How many preconceived ideas do we bring with us into the rehearsal studio?
During this year’s ArtsCross, I teamed up with some British dancers. This was a change from the last two sessions, where only mainland Chinese and Taiwanese dancers participated. Last year, while observing the rehearsals, I noticed that the way the dancers used their centres of gravity was different. So this time, with the arrival of the British dancers, approaches to using the centre of gravity once again constituted a focus for my observations.
While participating in last year’s ArtsCross, I noticed that the Taiwanese and mainland Chinese dancers used their bodies in different ways. I believe this is very much connected to the different teaching systems. In Taiwan’s dance schools, all students must take classes in subjects including ballet, contemporary dance, ethnic dance, Tai Chi and martial arts. Within the mainland Chinese system, and particularly within the Beijing Dance Academy, the school which all dancers want to attend, there is a very clear division between disciplines. Dancers are trained in one specialised form of dance, and every dancer possesses extremely good posture, figure and dance skills.
During my observations last year, I was most impressed by the piece by the Taiwanese choreographer Bulareyaung Pagarlava, Warriors/ Beijing. I was surprised that there could be so many differences between China and Taiwan, two places which share a common language and culture. While observing Bulareyaung’s approaches to using the centre of gravity, I discovered that the gestures performed by his dancers were very challenging for the other dancers. However, the Taiwanese dancers seemed to be able to grasp the technique of shifting their centre of gravity after receiving instructions. But when I observed the mainland Chinese dancers, I noticed that when they performed a “plié”, their centre of gravity was quite high. Different priorities within training produce different results. In saying this, I am not making any judgement on the value of the two approaches; I am simply noting my personal observations.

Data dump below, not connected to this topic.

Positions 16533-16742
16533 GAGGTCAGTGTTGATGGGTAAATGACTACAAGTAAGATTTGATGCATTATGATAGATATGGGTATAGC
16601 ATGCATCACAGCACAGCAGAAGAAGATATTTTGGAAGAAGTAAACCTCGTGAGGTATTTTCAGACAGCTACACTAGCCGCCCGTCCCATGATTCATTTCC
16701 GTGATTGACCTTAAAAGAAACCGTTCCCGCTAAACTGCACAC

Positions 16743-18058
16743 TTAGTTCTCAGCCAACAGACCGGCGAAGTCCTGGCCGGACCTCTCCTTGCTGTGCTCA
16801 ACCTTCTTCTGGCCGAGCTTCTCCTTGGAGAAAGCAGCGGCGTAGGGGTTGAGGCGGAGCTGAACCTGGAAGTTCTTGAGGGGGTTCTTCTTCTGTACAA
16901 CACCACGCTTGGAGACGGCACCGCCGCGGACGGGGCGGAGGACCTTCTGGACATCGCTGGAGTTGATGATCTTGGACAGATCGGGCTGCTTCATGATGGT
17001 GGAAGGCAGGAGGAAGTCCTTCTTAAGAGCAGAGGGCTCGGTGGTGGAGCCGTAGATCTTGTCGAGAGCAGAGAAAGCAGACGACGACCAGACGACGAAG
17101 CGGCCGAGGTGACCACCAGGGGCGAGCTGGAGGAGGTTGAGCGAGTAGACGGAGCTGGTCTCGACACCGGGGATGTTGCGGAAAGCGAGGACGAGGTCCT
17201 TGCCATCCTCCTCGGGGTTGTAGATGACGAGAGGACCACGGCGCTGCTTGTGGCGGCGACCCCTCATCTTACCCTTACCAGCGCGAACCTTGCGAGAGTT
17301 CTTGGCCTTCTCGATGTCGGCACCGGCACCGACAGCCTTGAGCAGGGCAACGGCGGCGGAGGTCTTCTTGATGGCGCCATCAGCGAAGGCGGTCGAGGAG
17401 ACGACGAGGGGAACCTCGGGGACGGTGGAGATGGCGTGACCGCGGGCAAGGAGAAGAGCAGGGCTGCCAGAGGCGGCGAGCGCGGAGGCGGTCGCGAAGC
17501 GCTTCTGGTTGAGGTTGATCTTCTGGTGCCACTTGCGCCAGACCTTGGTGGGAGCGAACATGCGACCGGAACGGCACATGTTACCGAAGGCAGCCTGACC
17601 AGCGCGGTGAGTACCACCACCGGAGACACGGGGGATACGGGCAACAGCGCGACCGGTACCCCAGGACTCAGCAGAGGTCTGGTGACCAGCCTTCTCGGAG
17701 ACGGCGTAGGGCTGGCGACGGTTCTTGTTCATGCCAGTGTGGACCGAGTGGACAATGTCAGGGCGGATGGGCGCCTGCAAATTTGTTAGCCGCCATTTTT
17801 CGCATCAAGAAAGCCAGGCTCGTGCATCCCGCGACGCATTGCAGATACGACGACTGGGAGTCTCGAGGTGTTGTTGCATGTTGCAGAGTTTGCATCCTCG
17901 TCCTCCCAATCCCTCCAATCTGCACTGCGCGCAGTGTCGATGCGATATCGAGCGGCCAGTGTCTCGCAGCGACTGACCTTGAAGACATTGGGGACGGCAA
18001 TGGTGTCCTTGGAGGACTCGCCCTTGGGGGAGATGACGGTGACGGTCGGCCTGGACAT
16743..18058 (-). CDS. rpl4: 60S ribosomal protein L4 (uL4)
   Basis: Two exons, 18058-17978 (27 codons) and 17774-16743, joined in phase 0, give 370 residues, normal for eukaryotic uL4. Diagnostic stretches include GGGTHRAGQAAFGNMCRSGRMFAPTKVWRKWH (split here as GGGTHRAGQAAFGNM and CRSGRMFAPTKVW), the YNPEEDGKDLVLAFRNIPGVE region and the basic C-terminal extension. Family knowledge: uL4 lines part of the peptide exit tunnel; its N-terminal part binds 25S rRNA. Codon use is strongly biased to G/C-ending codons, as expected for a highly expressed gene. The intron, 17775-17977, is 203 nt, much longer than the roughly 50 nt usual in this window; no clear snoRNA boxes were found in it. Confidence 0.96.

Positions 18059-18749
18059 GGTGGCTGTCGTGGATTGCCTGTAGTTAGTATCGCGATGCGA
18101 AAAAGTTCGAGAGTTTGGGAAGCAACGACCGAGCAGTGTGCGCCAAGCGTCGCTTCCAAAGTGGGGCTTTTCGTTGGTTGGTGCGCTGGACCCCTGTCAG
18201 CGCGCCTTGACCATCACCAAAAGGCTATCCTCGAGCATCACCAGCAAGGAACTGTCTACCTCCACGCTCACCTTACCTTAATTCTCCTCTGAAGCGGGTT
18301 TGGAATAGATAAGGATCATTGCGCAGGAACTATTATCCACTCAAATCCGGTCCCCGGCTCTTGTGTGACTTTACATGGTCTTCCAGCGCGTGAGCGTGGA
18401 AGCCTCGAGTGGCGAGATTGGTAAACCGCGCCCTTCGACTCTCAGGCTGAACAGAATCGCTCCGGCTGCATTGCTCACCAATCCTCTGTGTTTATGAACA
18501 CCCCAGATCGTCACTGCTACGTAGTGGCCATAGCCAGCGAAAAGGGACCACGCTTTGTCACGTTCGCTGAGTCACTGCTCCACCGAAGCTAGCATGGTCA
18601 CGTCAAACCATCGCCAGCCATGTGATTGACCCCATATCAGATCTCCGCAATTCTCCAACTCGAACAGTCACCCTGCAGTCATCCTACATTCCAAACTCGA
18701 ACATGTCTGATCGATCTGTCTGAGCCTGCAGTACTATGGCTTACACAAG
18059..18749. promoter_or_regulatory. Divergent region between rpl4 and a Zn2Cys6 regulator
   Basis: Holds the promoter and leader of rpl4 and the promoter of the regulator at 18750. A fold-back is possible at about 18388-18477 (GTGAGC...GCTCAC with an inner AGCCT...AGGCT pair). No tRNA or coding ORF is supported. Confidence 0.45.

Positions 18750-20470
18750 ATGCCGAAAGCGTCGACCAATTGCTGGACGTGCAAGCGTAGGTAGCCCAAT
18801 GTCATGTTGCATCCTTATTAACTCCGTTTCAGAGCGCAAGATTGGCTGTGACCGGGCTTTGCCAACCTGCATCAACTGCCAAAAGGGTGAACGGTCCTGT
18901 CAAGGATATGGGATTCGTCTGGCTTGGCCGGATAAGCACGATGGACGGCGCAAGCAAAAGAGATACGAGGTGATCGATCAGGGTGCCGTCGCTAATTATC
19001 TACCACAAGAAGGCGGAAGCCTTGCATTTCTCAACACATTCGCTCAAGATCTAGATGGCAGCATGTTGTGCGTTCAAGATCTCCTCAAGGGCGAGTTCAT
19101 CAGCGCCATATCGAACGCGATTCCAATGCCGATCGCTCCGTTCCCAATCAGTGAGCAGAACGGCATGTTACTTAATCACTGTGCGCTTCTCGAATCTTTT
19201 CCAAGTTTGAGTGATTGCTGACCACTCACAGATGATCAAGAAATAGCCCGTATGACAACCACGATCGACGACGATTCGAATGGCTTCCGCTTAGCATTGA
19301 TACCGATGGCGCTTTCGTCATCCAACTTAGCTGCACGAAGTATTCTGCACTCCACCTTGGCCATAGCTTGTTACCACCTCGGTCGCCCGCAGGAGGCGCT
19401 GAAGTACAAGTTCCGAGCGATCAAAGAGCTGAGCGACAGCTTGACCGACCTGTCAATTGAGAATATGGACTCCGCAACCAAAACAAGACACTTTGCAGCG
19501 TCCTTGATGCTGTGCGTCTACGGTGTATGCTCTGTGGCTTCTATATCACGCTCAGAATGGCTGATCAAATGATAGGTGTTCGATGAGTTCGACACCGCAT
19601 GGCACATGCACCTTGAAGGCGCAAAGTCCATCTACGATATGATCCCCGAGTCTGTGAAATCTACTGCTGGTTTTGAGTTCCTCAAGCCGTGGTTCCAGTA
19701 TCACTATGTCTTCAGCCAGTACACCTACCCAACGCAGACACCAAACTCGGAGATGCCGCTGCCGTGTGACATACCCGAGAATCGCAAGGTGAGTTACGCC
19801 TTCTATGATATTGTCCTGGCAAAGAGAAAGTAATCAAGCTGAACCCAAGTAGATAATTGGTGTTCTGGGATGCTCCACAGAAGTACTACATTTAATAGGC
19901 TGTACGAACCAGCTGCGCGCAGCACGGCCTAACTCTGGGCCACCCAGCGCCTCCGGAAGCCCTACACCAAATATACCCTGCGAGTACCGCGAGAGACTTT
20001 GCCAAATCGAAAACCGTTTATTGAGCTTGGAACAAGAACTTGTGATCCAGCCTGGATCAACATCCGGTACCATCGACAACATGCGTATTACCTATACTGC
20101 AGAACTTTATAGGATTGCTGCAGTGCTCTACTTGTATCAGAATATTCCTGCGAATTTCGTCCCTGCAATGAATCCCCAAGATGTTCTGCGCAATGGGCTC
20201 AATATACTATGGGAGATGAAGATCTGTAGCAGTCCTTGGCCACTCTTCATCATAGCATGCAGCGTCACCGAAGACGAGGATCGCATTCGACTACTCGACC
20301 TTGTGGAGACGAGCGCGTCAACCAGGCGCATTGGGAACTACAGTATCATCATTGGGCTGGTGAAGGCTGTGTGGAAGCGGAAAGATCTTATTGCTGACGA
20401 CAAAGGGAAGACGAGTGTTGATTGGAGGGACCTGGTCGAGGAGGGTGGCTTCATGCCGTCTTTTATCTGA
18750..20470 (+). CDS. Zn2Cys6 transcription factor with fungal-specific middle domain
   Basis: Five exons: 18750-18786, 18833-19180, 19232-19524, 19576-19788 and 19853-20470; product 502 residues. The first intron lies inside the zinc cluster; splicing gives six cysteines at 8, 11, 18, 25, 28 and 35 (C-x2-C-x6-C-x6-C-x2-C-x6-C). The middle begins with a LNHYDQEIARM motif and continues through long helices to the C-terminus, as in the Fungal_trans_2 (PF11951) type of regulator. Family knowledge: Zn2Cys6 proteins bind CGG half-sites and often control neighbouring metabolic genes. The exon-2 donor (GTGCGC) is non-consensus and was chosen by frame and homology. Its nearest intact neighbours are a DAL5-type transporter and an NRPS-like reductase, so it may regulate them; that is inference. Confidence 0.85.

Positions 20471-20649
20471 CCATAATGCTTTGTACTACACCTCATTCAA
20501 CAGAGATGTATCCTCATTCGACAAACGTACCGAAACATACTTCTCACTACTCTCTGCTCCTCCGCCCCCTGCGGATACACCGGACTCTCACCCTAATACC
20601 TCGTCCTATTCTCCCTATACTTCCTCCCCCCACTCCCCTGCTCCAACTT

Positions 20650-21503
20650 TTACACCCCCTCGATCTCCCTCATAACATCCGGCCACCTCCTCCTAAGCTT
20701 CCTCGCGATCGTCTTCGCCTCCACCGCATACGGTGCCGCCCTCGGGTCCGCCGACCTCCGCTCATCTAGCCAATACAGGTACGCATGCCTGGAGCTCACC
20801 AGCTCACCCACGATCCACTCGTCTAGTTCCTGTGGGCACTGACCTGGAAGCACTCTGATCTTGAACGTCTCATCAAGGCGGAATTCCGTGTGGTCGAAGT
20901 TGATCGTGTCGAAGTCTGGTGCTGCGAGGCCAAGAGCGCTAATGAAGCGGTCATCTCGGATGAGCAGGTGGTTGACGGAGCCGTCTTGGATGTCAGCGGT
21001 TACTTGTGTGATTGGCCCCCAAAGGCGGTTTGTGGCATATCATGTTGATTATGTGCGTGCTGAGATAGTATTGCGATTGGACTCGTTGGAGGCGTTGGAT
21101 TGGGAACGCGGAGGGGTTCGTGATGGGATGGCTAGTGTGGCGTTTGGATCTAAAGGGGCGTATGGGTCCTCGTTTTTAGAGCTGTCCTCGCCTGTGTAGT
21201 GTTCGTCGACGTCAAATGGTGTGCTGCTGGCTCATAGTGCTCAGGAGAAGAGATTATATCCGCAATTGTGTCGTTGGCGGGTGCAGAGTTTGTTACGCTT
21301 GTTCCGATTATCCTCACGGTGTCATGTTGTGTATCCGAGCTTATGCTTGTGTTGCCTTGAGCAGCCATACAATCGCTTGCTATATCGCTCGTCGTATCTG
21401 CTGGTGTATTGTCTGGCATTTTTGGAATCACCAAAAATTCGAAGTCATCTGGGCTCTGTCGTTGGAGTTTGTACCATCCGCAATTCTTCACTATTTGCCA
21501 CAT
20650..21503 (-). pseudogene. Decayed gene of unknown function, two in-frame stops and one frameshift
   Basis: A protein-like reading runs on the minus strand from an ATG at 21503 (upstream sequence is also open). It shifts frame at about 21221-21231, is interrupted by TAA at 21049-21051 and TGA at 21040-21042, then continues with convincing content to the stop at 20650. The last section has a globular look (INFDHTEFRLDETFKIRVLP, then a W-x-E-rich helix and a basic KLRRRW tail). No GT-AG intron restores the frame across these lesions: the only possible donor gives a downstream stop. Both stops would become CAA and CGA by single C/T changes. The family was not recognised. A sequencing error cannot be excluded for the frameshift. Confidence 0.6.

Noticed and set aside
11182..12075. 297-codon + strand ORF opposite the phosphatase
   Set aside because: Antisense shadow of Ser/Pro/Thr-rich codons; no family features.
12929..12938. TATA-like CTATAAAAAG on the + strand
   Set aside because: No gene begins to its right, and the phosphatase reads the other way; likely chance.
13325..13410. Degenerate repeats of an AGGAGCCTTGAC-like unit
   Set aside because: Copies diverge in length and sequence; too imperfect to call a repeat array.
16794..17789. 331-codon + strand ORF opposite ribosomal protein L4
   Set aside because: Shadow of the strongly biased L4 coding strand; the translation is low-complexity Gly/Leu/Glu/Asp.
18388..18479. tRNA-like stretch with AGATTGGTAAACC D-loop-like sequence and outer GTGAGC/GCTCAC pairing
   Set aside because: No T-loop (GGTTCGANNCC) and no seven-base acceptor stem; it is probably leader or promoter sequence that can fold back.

This year, London and seeing dancers from different cultural and training backgrounds together in the rehearsal studio made me realise that this is one of the most important aspects of ArtsCross — to use different approaches to rehearsing to allow dancers from different countries to transcend invisible boundaries, working together to establish a dance vocabulary fit for the 21st century. Based on previous experience, I used my understanding of the different cultures and training approaches, and observed to see what areas of training would be emphasized by the dancers from the three different places.
A few days before, I attended one of the rehearsals with Guo Lei, Vice President of the Beijing Dance Academy. As far as I could tell, the process of arranging the dance had already finished, and they had moved into the section where they were practising and polishing the moves. Dancers from the UK, mainland China and Taiwan were together in the studio participating in the rehearsal. Guo Lei’s dance piece used Jiangxi’s Nuo opera as a theme. The dancers wore a variety of
How much information is it really possible to glean from physical movements?? Where exactly does the divide lie between East and West? During the choreographer seminar yesterday, the Taiwanese choreographer Su
Thinking about this carefully, we should ask ourselves; do we bring too many preconceptions with us into the rehearsal studio?